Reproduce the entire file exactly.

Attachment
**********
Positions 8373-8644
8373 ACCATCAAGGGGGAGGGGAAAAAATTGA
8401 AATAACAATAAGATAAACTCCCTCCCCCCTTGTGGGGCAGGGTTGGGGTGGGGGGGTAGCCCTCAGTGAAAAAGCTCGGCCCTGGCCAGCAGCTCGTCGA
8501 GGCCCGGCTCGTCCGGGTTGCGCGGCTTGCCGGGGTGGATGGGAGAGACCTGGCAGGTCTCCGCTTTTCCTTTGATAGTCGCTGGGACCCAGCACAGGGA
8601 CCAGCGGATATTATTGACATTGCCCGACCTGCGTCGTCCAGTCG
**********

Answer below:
Positions 8373-8644
8373 ACCATCAAGGGGGAGGGGAAAAAATTGA
8401 AATAACAATAAGATAAACTCCCTCCCCCCTTGTGGGGCAGGGTTGGGGTGGGGGGGTAGCCCTCAGTGAAAAAGCTCGGCCCTGGCCAGCAGCTCGTCGA
8501 GGCCCGGCTCGTCCGGGTTGCGCGGCTTGCCGGGGTGGATGGGAGAGACCTGGCAGGTCTCCGCTTTTCCTTTGATAGTCGCTGGGACCCAGCACAGGGA
8601 CCAGCGGATATTATTGACATTGCCCGACCTGCGTCGTCCAGTCG